Gnansounou, S.C.; Abdul-Kareem, R.; Castro Gbedomon, R.; Valère Salako, K.; Apollinaire Mensah, G., and Glèlè Kakaï, R., 2022. Impact of Covid-19 on coastal fishing and stakeholders' response strategies in Benin, West Africa. Journal of Coastal Research, 38(2), 279–288. Coconut Creek (Florida), ISSN 0749-0208.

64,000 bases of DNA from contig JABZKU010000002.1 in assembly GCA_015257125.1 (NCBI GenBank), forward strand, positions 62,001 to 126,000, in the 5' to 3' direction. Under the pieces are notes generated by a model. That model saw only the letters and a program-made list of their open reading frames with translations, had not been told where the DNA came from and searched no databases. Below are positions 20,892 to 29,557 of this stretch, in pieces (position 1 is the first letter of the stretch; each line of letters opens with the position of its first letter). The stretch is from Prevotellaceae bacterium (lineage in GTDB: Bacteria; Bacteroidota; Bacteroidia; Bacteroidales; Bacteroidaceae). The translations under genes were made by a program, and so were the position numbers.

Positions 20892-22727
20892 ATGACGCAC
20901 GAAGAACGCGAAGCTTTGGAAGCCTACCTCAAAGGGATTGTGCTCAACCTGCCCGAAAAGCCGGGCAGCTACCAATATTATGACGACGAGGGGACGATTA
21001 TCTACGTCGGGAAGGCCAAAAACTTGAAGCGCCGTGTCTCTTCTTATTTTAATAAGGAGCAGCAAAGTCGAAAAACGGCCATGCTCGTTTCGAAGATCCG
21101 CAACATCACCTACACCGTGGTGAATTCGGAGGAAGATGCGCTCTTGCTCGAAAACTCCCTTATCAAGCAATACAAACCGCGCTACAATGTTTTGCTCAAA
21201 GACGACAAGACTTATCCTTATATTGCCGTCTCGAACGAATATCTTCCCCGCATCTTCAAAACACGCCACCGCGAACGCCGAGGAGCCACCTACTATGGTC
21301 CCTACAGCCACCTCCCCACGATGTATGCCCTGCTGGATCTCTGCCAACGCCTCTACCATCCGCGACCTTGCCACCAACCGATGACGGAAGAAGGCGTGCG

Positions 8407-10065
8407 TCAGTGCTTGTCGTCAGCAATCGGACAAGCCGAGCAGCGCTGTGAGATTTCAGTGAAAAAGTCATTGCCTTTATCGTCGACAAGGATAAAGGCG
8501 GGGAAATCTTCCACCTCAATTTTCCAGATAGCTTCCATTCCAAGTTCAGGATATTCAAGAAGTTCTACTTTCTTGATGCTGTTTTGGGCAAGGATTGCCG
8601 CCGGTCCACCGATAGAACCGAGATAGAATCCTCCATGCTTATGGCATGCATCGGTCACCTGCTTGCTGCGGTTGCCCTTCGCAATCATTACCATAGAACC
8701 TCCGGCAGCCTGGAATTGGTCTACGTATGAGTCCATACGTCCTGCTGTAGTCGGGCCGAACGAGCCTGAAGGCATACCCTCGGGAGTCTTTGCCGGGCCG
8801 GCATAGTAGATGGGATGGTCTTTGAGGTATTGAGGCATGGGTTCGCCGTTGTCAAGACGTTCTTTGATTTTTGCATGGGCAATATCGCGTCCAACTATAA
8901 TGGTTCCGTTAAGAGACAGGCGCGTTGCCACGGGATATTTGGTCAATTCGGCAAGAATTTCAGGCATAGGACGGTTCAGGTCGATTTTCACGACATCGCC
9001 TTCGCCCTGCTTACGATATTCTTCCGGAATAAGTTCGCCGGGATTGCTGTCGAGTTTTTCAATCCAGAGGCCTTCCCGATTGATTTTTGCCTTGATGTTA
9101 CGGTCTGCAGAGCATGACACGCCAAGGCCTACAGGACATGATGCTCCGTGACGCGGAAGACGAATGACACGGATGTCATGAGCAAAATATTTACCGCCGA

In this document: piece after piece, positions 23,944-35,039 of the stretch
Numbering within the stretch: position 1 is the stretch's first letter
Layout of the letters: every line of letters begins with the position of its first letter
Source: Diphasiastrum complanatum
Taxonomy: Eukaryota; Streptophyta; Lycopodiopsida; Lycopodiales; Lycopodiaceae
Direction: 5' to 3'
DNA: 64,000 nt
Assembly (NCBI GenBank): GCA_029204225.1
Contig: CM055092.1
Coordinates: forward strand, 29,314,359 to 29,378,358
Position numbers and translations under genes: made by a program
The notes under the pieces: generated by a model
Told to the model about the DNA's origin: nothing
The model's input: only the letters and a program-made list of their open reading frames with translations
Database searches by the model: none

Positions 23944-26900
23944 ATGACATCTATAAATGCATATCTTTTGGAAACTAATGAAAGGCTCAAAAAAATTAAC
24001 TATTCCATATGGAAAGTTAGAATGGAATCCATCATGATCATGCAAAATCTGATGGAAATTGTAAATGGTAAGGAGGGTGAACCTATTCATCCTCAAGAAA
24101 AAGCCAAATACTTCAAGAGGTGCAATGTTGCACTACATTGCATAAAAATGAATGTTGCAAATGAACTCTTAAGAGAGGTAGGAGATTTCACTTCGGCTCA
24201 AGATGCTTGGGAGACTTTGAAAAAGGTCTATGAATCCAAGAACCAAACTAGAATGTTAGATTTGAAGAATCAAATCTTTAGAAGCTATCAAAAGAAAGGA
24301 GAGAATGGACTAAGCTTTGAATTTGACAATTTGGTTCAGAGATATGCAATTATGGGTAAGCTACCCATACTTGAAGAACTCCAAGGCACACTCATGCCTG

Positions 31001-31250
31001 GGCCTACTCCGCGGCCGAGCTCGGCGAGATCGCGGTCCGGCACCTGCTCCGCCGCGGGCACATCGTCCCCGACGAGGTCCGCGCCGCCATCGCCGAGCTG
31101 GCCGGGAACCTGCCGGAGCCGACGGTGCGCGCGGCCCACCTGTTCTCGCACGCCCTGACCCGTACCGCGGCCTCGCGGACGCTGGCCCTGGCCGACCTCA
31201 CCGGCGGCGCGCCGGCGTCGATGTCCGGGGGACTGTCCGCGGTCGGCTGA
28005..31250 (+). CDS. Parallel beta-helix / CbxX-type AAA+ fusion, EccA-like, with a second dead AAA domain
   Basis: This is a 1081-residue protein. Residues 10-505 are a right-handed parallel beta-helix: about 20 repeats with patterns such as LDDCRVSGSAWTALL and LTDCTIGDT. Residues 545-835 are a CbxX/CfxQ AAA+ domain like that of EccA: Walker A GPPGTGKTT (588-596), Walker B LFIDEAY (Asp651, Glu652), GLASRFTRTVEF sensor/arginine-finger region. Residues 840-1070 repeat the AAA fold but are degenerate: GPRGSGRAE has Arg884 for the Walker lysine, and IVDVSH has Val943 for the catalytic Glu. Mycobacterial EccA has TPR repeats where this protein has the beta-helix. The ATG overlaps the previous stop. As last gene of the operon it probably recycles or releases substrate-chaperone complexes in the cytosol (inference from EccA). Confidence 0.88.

Coastal fishing is of immense importance in Benin in terms of livelihoods and seafood provision. Yet it is a vulnerable sector that can quickly become unstable, particularly in the presence of external shocks. This study focused on the impact of Covid-19 outbreak on coastal fishing in two coastal communities in Benin and examined the effectiveness of the response strategies put in place by stakeholders. Data were collected following the exploratory sequential mixed method. The approach included in-depth interviews (n = 16) and quantitative surveys (n = 200). The weekly frequencies of fish collection before and during the pandemic were collected and analysed as count data using a Generalized Linear Model with Poisson error distribution. Information on stakeholders' responses and their alternative livelihoods were also collected and analysed using simple likelihood of probability. Findings showed a large disruption of fish collection due to the pandemic, with less educated fisherfolks and those with underlying health conditions more affected (p = 0.030 and p < 0.001, respectively). More than half (60%) of the surveyed fisherfolks declared that they do not have any alternative livelihoods to sustain their lives in the wake of the pandemic, whereas 15% were engaged in Cyperus articulatus collection, 12% in commercial motorbike riding, 8% in fuel-wood collection, and 5% in agriculture-related activities. Furthermore, 88% of the respondents indicated that they received no help from any stakeholder, whereas 12% agreed that they received face masks. This study provides baseline information to trigger research and field actions to strengthen the fishery industry in Benin in order to withstand disasters like Covid-19. It also makes some suggestions to be considered for small-scale fishery sustainability following the current and future pandemics.

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